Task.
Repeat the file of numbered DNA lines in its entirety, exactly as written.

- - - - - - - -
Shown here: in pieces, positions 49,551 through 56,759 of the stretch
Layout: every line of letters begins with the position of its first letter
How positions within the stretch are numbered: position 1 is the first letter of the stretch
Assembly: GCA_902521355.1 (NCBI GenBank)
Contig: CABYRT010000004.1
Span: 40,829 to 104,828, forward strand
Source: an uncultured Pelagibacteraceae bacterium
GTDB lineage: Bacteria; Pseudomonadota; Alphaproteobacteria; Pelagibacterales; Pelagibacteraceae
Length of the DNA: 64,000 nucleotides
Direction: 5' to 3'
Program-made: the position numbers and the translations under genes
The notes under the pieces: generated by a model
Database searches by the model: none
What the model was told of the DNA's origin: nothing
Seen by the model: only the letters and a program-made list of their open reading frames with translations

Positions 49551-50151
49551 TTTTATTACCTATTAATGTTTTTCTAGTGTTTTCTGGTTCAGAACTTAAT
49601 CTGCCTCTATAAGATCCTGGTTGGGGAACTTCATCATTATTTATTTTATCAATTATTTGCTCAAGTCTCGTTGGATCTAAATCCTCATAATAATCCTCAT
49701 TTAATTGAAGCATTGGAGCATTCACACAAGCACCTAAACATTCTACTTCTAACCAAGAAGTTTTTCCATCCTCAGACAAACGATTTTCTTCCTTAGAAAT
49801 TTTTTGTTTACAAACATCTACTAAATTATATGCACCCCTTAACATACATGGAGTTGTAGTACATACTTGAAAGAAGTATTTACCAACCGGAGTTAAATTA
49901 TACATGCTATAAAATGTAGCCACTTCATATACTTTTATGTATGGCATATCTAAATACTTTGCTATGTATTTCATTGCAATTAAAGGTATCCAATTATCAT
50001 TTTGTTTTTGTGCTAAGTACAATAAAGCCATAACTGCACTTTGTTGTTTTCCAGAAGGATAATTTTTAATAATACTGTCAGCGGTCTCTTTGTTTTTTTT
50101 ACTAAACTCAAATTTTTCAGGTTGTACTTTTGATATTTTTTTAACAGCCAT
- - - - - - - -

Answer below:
Shown here: in pieces, positions 49,551 through 56,759 of the stretch
Layout: every line of letters begins with the position of its first letter
How positions within the stretch are numbered: position 1 is the first letter of the stretch
Assembly: GCA_902521355.1 (NCBI GenBank)
Contig: CABYRT010000004.1
Span: 40,829 to 104,828, forward strand
Source: an uncultured Pelagibacteraceae bacterium
GTDB lineage: Bacteria; Pseudomonadota; Alphaproteobacteria; Pelagibacterales; Pelagibacteraceae
Length of the DNA: 64,000 nucleotides
Direction: 5' to 3'
Program-made: the position numbers and the translations under genes
The notes under the pieces: generated by a model
Database searches by the model: none
What the model was told of the DNA's origin: nothing
Seen by the model: only the letters and a program-made list of their open reading frames with translations

Positions 49551-50151
49551 TTTTATTACCTATTAATGTTTTTCTAGTGTTTTCTGGTTCAGAACTTAAT
49601 CTGCCTCTATAAGATCCTGGTTGGGGAACTTCATCATTATTTATTTTATCAATTATTTGCTCAAGTCTCGTTGGATCTAAATCCTCATAATAATCCTCAT
49701 TTAATTGAAGCATTGGAGCATTCACACAAGCACCTAAACATTCTACTTCTAACCAAGAAGTTTTTCCATCCTCAGACAAACGATTTTCTTCCTTAGAAAT
49801 TTTTTGTTTACAAACATCTACTAAATTATATGCACCCCTTAACATACATGGAGTTGTAGTACATACTTGAAAGAAGTATTTACCAACCGGAGTTAAATTA
49901 TACATGCTATAAAATGTAGCCACTTCATATACTTTTATGTATGGCATATCTAAATACTTTGCTATGTATTTCATTGCAATTAAAGGTATCCAATTATCAT
50001 TTTGTTTTTGTGCTAAGTACAATAAAGCCATAACTGCACTTTGTTGTTTTCCAGAAGGATAATTTTTAATAATACTGTCAGCGGTCTCTTTGTTTTTTTT
50101 ACTAAACTCAAATTTTTCAGGTTGTACTTTTGATATTTTTTTAACAGCCAT